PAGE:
Well, life is a funny thing. I had always dreamed of directing, but when I was finally offered to do it out of the blue, I was ambivilant. Just five years ago I would have jumped through hoops, but after having been in the biz awhile and having it sort of demystified, and also being fulfilled by scoring, I was suddenly humored by the fact that here I was being offered this and was kind of blaze' about it! My plan to direct was a little more methodical: I was to score X-men, for which I was contracted, then find an independent picture to direct once I had finished that chapter. But things never go as planned, of course. I was in a casual meeting with a Phoenix executive (who I had worked with on Apt Pupil and Lake Placid.) Phoenix knew my aspirations to direct, but out of the blue, this executive whips out a script and says, "I think you'd be great for this." I was stunned, and said, "Oh. What is it?" She then said, "Urban Legend 2." I think I looked like one does when he receives that birthday present he's not sure how to respond to. Obviously I pondered this as to whether it would be a wise idea for my first film considering the expectations based upon Usual Suspects, etc. But since X-men was not even green-lit and had a release at the time of Christmas 2000, it looked as if our schedules wouldn't collide and it would be a good idea - as long as I could make it more a thriller with a little style. If I could somehow make it different and have it still satisfy the core audience, I'd be into it. Then of course, after signing on, X-men green-lit and pushed their release to Summer 2000! So, it was a costly decision, and I guess I'll know in the end if it was the right one
Q Obviously you are providing the score for UL2 as well. Which came first, the actual shooting or the score?
Composers hate this question! Of course the score to the film is taylored to the picture that it shot and edited. Therefore no score had even been written yet.
Q I really enjoyed your UL2 diary (which can also be found at The Asylum). It came across as a very honest and gritty account of making a movie- as opposed to the 24hr champagne lifestyle many of us, mistakenly, think a film director enjoys whilst on the job. The last entry, that was there when I visited was from December last year, starts with the line- "Well, all I can say is we made it through alive." Do you hope for an easier time on your next project or do you think they'll all be like this?!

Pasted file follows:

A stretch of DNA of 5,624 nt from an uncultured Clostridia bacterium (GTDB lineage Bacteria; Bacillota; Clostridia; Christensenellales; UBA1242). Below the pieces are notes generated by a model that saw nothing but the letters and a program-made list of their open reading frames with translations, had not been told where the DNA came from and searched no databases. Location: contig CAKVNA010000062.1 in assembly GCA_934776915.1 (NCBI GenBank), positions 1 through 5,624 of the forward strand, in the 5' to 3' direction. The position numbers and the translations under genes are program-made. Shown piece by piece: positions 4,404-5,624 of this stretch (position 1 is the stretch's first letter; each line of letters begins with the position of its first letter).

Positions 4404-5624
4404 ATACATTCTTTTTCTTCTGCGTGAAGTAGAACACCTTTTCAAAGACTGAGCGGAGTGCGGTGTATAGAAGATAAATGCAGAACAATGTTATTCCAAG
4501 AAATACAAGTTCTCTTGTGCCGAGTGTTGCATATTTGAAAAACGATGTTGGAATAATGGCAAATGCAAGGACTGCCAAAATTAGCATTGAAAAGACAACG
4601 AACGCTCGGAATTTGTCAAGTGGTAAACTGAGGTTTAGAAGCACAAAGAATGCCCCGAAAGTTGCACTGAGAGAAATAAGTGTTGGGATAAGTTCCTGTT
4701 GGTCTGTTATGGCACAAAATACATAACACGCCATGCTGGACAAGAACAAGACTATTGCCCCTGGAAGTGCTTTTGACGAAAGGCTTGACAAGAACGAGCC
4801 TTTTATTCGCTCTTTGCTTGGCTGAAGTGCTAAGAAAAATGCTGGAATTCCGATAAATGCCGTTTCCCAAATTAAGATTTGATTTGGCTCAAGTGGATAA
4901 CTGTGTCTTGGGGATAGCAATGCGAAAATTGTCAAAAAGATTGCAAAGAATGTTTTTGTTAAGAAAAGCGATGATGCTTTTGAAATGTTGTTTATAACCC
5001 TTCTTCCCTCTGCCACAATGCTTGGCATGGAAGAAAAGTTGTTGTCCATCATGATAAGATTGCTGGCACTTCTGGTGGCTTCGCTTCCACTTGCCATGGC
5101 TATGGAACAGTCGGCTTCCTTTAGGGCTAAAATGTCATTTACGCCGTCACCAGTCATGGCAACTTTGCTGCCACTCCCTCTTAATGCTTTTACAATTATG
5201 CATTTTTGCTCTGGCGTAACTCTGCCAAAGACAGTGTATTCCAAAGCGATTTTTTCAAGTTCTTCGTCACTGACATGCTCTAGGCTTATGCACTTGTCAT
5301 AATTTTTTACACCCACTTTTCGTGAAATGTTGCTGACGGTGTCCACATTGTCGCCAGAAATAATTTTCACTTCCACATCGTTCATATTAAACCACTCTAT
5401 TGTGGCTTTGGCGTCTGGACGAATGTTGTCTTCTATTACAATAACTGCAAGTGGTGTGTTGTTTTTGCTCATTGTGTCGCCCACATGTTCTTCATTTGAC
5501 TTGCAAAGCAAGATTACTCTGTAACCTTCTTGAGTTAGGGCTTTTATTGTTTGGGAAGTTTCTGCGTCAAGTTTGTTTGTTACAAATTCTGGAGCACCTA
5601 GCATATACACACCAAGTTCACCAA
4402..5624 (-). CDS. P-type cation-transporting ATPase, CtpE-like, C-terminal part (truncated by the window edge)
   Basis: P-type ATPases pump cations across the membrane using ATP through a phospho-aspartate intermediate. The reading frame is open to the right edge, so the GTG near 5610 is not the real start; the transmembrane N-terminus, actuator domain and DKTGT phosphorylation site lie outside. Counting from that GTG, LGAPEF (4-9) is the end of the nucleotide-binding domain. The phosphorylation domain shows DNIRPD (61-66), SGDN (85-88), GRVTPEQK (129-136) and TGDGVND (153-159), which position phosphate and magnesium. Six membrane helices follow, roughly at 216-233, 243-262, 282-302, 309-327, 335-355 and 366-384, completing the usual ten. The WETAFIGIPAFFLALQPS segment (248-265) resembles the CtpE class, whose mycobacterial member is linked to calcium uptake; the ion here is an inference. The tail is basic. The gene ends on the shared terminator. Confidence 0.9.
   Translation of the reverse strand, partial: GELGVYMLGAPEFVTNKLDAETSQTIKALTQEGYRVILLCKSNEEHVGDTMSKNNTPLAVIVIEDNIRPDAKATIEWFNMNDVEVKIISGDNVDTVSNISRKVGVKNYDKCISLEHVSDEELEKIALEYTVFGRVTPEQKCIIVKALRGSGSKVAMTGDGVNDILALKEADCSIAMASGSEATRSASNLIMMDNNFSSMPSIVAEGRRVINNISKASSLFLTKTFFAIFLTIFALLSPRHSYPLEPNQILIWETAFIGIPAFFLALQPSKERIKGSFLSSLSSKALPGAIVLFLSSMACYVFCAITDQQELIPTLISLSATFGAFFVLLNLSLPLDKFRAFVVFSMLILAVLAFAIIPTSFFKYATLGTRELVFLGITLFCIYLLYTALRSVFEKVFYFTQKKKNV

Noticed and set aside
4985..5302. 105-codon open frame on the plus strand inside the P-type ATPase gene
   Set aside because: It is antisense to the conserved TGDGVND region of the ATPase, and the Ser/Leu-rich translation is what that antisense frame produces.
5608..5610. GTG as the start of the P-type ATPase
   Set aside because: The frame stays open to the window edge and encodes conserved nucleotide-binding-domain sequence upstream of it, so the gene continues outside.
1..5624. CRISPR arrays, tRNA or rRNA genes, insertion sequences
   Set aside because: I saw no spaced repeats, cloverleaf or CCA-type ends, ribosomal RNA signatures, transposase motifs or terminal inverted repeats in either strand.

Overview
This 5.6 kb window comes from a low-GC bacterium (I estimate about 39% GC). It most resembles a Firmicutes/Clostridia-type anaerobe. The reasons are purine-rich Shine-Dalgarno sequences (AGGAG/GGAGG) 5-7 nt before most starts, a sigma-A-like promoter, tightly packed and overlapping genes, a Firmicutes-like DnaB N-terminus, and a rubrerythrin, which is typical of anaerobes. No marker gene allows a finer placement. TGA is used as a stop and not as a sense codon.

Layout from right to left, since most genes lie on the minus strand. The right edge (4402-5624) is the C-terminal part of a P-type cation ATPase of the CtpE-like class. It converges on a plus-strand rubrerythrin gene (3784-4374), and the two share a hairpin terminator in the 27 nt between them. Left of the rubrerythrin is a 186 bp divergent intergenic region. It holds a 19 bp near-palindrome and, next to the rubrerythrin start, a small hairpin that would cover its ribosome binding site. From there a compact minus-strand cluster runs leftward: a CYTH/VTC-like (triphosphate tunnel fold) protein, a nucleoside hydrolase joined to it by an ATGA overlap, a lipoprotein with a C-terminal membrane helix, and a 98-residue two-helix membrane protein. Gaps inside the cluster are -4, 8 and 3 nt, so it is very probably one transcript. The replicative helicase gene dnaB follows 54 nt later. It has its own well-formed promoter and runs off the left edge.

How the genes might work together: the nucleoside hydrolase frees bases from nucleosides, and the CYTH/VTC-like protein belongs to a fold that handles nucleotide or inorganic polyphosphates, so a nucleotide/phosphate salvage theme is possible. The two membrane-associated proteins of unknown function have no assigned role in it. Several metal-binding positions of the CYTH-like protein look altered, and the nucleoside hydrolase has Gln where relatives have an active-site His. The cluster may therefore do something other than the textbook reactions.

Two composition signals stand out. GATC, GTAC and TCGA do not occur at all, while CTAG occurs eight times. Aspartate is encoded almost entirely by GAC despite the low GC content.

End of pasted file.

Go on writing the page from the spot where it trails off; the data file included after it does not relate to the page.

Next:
There aren't many positions in this industry that are glamorous or easy. They all demand 12-15-20 hour days with very little time to even relax. Any director feels a great sense of relief when the long arduous hours of shoot are complete, but when you're on a film with an extremely short shooting schedule, it makes it even harder on everyone because every moment counts even more intensely, and more has to go off without a hitch. We also filmed alot of nights in very bitter cold. So, in that regard, it would be nice to have a bit easier the next go around!
Q Where are you up to with post-production?
I'm preparing the film for test screenings and soon will begin composing the score. Being the director and editor as well makes me have to be in ten different places at once, so writing the huge amount of music I have to write for the film is going to be very trying! See how glamorous it all is?!
Q Have you got a tentative release date set?
Release will be in the Fall.
Q As you're aware is a haven for all slasher movies and psycho-dramas (both good and bad!)- but I've always had a special place in my heart for those from the early 80's (MY BLOODY VALENTINE, HAPPY BIRTHDAY TO ME, THE BURNING etc). Did you have any favourites from that era- if indeed you liked any of them?!
I'm not sure when it came out, but Evil Dead is certainly a favorite. As well as Day of the Dead (the one in the shopping mall - isn't that it?) I hope those were in the 80s, or else I'm going to feel even older! But being a sci-fi freak, I was mostly busy watching Star Trek II, III and IV in the 80s!
Q Talking of cheesy early 80's slasher flicks, Hart Bouchner (who plays Professor Solomon in UL2) played a doomed teen in the Jamie Lee Curtis horror flick TERROR TRAIN (1980)- did he mention his previous excursion into the genre?
I had no idea Hart was in Terror Train. I have to see that again now! No, he didn't mention it. He'd probably be surprised you caught that!